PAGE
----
"Home, where my thought’s escaping,Just after my last post, we went in to get the packing and catheter removed. Happy day!
Home, where my music’s playing;
Home, where my love lies waiting,
Silently for me."
-- Simon and Garfunkel, Homeward Bound
The trip back in to the office was exhausting, and even the cushy couch in the waiting room was stupidly uncomfortable. We didn't actually see Dr. Bowers, but saw an assistant I'd worked with a little before, Melissa. After calling me back, she had me undress from the waist down and get in to a gynecology-type chair.
First, she drained the balloon holding the catheter in place, then counted to three and tugged it out. There was a terrible sensation for all of five seconds or so, but it quickly faded. Next, she reeled out the packing, which was apparently a very long single strip of gauze, wound back and forth. Fortunately, this made it pretty easy (if time consuming) to remove without any pain. Once both were out, I immediately felt a lot better.
Next, Melissa showed me how to dilate. I had forgotten my dilators at the room, so she showed us with one she had in the office. She applied lubricant and anti-bacterial gel, then slowly and carefully inserted it. It was strange and uncomfortable, but not exactly painful. Then she removed it and had me try. It was a little tough getting the angle right, but Melissa was patient, and after a slight struggle I managed. Normally, I'll have to keep the dilator in place for 15 minutes at a time, but this time she had me remove it right away, told me to swap lower nakedness for upper nakedness, and left the room to get Dr. Beck (my breast augmentation surgeon).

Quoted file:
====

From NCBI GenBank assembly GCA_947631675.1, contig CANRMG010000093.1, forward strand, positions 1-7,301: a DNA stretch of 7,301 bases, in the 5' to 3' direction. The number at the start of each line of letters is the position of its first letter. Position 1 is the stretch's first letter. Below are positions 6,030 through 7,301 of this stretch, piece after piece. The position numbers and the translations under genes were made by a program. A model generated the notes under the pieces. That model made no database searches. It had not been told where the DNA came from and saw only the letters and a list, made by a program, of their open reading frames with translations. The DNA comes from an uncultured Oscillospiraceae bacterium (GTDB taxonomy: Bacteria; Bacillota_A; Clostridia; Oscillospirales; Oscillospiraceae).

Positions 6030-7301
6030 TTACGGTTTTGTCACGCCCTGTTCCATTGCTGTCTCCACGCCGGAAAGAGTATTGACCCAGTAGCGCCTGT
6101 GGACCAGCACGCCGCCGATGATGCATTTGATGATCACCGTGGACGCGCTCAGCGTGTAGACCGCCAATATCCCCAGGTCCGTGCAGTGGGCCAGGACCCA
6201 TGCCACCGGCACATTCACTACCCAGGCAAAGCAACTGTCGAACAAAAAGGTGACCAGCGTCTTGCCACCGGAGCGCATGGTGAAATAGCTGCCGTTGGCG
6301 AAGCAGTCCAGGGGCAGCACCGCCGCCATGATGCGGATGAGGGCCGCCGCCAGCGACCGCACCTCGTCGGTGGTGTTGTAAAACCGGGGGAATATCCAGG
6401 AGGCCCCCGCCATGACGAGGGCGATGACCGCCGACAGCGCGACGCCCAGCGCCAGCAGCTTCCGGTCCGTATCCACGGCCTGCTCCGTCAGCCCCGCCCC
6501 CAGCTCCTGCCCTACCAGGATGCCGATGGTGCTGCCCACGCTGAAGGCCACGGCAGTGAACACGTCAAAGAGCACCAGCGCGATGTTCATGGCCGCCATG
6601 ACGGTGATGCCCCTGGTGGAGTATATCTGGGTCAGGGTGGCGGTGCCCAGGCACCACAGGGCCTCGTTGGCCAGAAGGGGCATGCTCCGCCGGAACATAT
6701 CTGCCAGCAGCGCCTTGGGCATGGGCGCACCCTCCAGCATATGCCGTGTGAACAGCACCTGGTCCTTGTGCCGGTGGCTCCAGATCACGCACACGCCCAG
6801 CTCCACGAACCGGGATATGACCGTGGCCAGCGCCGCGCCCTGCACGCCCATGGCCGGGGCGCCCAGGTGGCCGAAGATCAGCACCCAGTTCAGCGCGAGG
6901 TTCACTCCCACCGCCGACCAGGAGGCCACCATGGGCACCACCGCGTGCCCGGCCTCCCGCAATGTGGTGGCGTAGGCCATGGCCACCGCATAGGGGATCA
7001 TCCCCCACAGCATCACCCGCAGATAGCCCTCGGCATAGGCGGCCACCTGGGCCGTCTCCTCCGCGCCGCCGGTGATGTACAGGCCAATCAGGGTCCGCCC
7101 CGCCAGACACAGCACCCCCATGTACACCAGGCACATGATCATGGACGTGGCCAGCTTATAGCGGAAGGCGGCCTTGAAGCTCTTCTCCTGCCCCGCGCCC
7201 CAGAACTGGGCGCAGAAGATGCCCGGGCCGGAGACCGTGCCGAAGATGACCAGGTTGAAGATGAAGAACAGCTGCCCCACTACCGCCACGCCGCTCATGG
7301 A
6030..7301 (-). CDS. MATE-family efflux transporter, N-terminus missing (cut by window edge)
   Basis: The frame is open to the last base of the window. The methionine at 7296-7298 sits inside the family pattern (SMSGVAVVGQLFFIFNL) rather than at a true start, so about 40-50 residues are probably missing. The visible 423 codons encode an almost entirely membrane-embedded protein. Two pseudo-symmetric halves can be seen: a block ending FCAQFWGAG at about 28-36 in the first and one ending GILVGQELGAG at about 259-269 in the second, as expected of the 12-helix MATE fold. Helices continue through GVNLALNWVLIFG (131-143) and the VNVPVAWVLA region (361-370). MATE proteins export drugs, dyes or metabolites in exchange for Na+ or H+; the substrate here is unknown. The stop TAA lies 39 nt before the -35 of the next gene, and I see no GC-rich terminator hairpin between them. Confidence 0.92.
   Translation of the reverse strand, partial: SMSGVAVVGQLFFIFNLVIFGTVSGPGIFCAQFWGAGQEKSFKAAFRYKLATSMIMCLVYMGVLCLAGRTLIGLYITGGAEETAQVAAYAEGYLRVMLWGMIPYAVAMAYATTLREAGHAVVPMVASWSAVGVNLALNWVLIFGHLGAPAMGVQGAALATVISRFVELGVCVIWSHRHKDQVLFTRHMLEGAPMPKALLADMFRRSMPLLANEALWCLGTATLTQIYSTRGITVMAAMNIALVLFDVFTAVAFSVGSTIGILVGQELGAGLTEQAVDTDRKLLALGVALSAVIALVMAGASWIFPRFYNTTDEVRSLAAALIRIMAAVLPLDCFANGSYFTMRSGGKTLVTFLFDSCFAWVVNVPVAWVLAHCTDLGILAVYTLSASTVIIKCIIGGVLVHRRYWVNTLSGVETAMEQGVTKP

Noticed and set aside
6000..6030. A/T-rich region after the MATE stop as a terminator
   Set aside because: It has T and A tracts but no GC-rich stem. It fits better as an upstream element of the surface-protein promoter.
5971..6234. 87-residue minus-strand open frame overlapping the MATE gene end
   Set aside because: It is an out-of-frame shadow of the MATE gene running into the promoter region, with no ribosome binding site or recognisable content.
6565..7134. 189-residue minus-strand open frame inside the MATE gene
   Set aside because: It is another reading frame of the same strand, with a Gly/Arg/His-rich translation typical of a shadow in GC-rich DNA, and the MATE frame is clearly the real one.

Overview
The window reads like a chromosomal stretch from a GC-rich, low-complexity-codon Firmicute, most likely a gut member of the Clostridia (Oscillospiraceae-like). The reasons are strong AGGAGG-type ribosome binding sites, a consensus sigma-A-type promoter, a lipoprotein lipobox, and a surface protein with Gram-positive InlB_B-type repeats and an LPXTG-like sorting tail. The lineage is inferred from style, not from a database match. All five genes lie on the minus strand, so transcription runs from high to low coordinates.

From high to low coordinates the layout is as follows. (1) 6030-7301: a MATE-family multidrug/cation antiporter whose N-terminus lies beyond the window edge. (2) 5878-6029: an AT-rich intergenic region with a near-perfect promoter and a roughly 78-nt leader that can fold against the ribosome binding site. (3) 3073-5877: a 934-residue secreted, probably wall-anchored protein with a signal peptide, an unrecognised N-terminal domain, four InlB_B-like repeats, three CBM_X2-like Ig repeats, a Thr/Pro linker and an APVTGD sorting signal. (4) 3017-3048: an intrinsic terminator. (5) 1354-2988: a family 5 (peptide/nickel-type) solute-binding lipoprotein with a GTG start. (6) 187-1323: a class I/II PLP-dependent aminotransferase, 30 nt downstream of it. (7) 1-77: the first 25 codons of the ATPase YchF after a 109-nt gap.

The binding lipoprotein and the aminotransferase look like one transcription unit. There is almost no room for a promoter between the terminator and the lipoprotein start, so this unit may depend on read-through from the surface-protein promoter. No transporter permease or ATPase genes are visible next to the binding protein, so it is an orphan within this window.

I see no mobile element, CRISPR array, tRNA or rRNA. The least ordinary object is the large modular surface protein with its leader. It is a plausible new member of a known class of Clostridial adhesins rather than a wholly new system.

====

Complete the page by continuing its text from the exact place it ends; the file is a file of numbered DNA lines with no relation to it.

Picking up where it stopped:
I forgot to mention in my last post, but we've actually been a little nervous and frustrated with regards to Dr. Beck, because he didn't visit at all while we were in the hospital. When he came in to the room, right away he started explaining that he'd had a personal emergency come up, something very major, and apologized profusely for not being able to see me sooner. Him bringing it up first made me feel loads better, and no harm, no foul, I suppose, since Dr. Bowers was keeping an eye on me.